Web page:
1. Change suggestions

  1. Permanent history

  1. Non-technical








Rough Notes:

Max’s notes on processes

  • Diffs? Do we need to have the ability to produce an actual diff between versions of the documents, or would a changelog document be sufficient? The latter are more easily human-readable

  • List of requirements that the standards development processes and platforms should meet

    • The ability to know who the originator of a proposal is and to have an archive of the responses t the proposal

    • The ability to link a proposal (where relevant) to the part of a published standard to which it applies

    • The ability to relate a section of the standard to the proposal(s) that contributed to it

    • The ability to apply the governance structure to the publishing of the standards

    • No implied knowledge of software development platforms or processes should be assumed on the part of any community members contributing to the process

PubPub Comments

There are a few options of how we handle public comments on PubPub.

  1. We disable comments entirely.

    • Commenting on the standard should be done through Discourse.

    • You can still use perma-links to specific sections on the forum.

  2. We treat comments on PubPub as issues that need to be resolved.

    • When they are resolved we “archive” the comment.

  3. Like 2 but we have a separate way of tracking all issues. Comments and other issues get added and marked as resolved there.

  4. Comments on PubPub are open and are just that: comments.

    • If a comment is interesting and should be expanded members of the working group should point to the relevant forum section and ask the submitter to expand on it there.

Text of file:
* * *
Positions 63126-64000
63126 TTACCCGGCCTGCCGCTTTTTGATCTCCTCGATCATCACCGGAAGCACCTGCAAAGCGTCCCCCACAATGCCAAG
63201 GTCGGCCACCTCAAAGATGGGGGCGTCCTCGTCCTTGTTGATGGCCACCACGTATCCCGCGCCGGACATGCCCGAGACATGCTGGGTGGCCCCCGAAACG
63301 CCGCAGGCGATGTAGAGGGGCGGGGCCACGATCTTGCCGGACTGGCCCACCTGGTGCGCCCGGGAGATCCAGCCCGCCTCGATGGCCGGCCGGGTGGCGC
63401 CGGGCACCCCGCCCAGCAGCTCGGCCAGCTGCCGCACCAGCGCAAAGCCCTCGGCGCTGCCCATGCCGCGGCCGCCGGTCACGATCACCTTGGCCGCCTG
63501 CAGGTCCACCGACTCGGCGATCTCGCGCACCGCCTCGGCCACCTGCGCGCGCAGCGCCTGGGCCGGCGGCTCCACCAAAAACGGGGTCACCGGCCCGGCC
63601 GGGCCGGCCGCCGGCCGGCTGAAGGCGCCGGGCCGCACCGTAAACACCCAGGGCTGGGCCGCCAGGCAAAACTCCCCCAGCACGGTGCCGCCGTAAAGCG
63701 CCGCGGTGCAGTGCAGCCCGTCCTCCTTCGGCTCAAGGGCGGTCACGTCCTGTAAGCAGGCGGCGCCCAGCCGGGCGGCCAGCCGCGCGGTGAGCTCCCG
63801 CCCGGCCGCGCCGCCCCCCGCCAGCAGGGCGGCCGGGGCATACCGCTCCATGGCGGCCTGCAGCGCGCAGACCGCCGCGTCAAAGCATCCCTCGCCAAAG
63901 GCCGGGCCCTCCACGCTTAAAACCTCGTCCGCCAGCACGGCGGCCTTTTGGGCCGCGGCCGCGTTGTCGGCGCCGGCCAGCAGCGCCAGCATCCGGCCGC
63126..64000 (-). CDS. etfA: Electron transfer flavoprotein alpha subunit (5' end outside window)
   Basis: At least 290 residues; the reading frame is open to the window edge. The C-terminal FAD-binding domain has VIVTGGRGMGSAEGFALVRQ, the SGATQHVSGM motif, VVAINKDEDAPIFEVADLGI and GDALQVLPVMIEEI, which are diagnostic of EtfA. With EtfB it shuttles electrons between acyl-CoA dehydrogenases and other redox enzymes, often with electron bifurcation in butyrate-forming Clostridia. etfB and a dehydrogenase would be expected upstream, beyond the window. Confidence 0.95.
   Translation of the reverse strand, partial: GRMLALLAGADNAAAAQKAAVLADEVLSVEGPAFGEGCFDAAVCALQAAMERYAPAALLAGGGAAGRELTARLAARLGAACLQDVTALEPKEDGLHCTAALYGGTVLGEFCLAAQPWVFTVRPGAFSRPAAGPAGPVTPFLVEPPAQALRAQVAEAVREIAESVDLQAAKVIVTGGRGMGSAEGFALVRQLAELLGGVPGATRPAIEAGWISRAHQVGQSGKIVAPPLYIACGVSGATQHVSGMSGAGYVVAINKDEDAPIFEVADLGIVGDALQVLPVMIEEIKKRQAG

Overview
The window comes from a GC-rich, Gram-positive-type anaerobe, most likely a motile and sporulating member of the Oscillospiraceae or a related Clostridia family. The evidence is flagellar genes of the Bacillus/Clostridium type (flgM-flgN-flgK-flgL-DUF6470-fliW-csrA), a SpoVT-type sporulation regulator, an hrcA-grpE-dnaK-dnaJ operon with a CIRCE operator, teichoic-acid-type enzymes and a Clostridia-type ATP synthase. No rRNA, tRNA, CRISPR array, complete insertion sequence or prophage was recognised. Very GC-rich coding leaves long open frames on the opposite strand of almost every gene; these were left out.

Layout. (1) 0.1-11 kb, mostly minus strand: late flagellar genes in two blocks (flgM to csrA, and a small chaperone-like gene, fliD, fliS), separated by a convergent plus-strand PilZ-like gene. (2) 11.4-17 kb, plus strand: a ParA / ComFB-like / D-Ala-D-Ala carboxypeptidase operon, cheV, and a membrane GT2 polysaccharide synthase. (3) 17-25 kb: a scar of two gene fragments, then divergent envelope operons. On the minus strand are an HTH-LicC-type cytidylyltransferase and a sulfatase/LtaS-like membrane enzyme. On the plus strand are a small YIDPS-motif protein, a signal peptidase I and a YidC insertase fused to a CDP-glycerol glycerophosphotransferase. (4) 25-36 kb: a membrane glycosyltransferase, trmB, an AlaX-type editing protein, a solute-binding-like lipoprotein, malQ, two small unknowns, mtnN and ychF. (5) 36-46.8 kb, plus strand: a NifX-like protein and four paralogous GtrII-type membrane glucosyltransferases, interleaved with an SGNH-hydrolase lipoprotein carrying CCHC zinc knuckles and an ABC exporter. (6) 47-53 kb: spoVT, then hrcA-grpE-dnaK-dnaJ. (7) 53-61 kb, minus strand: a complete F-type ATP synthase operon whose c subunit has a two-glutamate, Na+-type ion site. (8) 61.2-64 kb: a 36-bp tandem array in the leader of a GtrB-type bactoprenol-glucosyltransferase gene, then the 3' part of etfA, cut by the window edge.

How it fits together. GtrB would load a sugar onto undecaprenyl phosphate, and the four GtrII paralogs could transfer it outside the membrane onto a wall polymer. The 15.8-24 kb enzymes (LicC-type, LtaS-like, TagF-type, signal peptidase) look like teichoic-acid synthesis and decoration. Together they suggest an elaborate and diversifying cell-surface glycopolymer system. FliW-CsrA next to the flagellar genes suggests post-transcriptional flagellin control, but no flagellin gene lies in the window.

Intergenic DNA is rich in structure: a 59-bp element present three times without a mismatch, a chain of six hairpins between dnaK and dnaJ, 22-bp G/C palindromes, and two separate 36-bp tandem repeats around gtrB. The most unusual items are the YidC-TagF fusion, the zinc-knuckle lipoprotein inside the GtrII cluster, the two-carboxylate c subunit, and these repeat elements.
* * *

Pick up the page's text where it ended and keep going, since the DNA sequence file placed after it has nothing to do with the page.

• Comments are never “archived” (removed from public view) unless they are unconstructive/abusive/spam.

Decision: Option 3

Change Proposal Process

  • Each standard has a channel on Discourse with a sub-channel for “Change Proposals”.

  • That channel is for change proposals only and has a specific template

  • Change Proposal posts are made as wiki posts

  • The voting plugin is enabled in this channel.

    • Voting replaces “likes”

    • Any forum member can vote but the votes have no official meaning

    • The working group can gauge the popularity of a proposal from votes

  • We use the “solved” Discourse plugin to mark change proposals as accepted, then the topic is closed. So there are three possible states:

    1. Open

    2. “Closed” + “Solved” = Accepted

    3. “Closed” + nothing = Rejected

Potential Issues / Open Questions

  • What about forks/drafts of the documents?

    • Dependency on governance process for a particular standard (ie. how decisions are made, and by whom, on which proposals are approved)

  • What about PubPub comments (see above)?

WG/TF Meetings

  • Discourse tags to be used for each WG / TF:

    • Agendas (rolling?) to be set up for each one

    • Calendar

Version Numbers

Option 1:

To make standard document version numbers less confusing with PubPub we suggest we adopt the following versioning scheme:

  • v1.1-en: The first version of the standard (in English). The PubPub URL will be:

    • example-standard-v1-en/releases/1

  • v1.2-en: An amendment of v1 of the standard.

    • example-standard-v1-en/releases/2

  • v2.1-en: The second version of the standard.

    • example-standard-v2-en/releases/1